4.) Sloppiness is not impressionism. This criticism is the most implicit in Myers critical writings in that I don't think it's a view that the critic has fully fleshed out for himself. Primarily, the criticism takes the shape of what he tends to compare to Annie Proulx, that is, a smattering of images strung together without connective tissue in order to paint a large, vague, impressionistic portrait as a form of description. Here Myers also has a strong case that I agree with, but it's an argument that he has made less completely. Which is to say I think that on this point he's more vulnerable than he is on the others. So it strikes me as odd that he would not be called on this either.

Instead, he's called reactionary, or his position is made a strawman of either James Wood or Dale Peck and dismissed. I don't think this is particularly useful. Instead people who disagree with him ought to meet him on the grounds of his arguments and say why they disagree and what they believe in place of Myers clear and well expressed critical positions. Because to do otherwise is, frankly, bad criticism

Comments

Well done.

Well done.

"In a nutshell the view is

"In a nutshell the view is that whatever it is that is being said doesn't make sense as something being said by whoever the author is claiming is saying that. It's this criticism that I think is most correct in Myers view of contemporary literature, and the one point that his critics have to counter if they want to save Myers targets from his attacks. That is, I think Myers does a very good job of marshaling his examples of this that it's a substantial argument on his part. The argument runs that an author's voice ought to subsume itself to the voice of a character at all times through a book rather than pushing through and printing itself on the characters."

Yes. And yes if only because there's no chance of writing remaining good once the rule is broken. But then, Myers, in his eagerness to fight pretension, seems in his manifesto to mix up the trumping of authorial over character voice with belle lettres generally. That is, he seems to think that belletristic writing is so inherently flawed that one can't read his manifesto and agree with it generally without coming to the conclusion that one must write in a primarily plain style in order to write authentically, and write good stories. (He allows for some belle lettres, most conspicuously Nabokov and Hemingway (the latter probably so surrounded by the stereotyping of fame that people tend to forget he could be a very precise stylist, but on the whole the manifesto's message struck me as being: git rid of yer five dollar words!)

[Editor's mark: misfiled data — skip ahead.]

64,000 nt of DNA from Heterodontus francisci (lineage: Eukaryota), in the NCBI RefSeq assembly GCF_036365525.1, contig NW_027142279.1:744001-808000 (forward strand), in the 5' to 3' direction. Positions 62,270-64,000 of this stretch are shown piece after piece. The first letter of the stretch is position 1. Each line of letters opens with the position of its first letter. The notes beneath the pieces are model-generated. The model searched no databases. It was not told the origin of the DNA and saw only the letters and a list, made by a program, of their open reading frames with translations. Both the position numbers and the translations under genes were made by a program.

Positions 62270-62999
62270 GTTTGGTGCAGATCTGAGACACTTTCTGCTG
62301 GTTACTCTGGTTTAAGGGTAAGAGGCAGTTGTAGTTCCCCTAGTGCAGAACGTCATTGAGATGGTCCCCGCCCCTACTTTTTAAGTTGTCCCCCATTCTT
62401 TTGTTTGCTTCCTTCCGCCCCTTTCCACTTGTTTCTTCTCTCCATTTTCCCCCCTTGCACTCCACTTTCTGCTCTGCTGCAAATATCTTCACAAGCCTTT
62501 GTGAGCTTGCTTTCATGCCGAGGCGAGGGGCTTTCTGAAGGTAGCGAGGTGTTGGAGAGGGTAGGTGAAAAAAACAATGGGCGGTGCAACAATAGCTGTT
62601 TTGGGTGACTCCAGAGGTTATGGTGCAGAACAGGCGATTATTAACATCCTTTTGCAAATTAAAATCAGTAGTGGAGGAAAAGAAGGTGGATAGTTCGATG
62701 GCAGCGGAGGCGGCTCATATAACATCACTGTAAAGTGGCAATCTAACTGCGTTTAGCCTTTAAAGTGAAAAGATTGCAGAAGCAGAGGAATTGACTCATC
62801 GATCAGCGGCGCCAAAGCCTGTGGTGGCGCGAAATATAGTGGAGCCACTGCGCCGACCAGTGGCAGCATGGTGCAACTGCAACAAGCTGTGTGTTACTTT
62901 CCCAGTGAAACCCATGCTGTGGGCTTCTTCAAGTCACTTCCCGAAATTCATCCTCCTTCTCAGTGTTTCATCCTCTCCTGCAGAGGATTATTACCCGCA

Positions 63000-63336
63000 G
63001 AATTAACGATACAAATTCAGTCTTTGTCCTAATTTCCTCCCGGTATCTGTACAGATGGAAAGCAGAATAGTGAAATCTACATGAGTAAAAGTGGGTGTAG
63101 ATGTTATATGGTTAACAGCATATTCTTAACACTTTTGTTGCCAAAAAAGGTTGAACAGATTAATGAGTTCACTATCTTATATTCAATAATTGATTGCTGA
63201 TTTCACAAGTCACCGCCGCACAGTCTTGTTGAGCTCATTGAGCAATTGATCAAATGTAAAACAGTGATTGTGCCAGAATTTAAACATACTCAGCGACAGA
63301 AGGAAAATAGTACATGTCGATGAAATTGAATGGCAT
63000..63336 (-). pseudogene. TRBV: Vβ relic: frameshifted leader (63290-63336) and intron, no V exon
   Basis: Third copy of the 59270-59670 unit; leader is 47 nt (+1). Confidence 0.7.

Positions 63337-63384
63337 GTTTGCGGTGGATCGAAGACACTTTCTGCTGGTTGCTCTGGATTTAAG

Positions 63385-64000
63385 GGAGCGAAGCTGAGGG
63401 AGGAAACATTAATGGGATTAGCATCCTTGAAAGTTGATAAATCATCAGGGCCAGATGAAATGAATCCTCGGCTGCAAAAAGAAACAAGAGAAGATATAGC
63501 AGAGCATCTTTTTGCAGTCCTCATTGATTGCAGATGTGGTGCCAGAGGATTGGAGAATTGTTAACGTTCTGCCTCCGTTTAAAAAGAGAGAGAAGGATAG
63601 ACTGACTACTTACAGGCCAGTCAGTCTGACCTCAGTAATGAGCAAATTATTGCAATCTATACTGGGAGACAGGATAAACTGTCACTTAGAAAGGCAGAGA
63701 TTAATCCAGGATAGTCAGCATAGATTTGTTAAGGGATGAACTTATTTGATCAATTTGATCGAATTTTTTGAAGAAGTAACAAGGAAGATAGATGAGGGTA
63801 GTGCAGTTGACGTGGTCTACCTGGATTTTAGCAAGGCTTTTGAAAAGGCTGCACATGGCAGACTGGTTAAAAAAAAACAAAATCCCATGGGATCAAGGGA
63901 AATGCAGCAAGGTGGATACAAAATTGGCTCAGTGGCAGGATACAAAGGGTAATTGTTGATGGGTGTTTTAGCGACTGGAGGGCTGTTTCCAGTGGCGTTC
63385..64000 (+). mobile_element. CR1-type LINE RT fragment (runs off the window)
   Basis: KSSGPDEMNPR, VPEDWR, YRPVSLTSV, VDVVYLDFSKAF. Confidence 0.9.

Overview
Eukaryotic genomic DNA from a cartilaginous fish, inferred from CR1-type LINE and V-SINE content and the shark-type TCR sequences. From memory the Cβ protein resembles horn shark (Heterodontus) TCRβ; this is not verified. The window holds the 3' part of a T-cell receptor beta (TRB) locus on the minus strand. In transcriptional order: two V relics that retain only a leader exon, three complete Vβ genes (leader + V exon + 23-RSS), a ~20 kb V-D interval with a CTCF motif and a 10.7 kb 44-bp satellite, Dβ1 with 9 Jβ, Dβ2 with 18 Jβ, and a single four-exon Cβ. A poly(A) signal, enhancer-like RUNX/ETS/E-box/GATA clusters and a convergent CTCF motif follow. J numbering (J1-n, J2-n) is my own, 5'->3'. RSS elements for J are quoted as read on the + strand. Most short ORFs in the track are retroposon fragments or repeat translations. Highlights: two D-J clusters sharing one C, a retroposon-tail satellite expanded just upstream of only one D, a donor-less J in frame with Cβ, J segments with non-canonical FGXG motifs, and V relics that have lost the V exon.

I have mixed feelings about Myers' critical position, and one reason is what you cite above: a tendency of those criticize Myers (in particular, his recent on Tree of Smoke -- a book I haven't read yet, and I suspect some of those who attack Myers' criticism haven't read yet either) to portray him in black-and-white terms. His argument is described as simple when it's not. But while I think Myers is a frequently perceptive reader -- like a lot of good critics, he can be hilarious when he's scathing -- he is also an ideologue, and that's where his conflation of bad belle lettres with the notion that belle lettres must *usually* be phony falls apart. Read several short stories in lit magazines to see how much a certain degree of successfully practiced belletristic writing can elevate a rather prosaic story into something worth finishing.

I also have mixed feelings on Myers-as-style-prophet because for a few years now I've been promoting the idea of the screenplay-novel (Eric was kind enough to offer some feedback early on), and I've repeatedly been criticized (often by people who haven’t read much of the work) as promoting a kind of writing that "can't" be literary because, well -- because we all know screenplay writing is hack writing and mass culture sucks and any author who'd dare write in the style of a screenplay must be a sell-out, etc., etc. (Ironically, I tend to admire what I consider good belles lettres, and pay close attention to style in my writing. But it seems literary discourse in the early days of the 21st Century doesn't require one read a work before forming an opinion about it. In any event, and acknowledging that at this point I'm prompted in part by bruised feelings which may be of no interest to anyone else, I have a stake in this issue.)

At the same time, Myers isn't just arguing for a particular aesthetic position; he's arguing to save contemporary writing from that mysterious something that seems to be eating away at its importance to the larger culture. In other words, he's arguing as a diagnostician. Whether his diagnosis is right to the degree of possessing an insuperable precision – that's another question.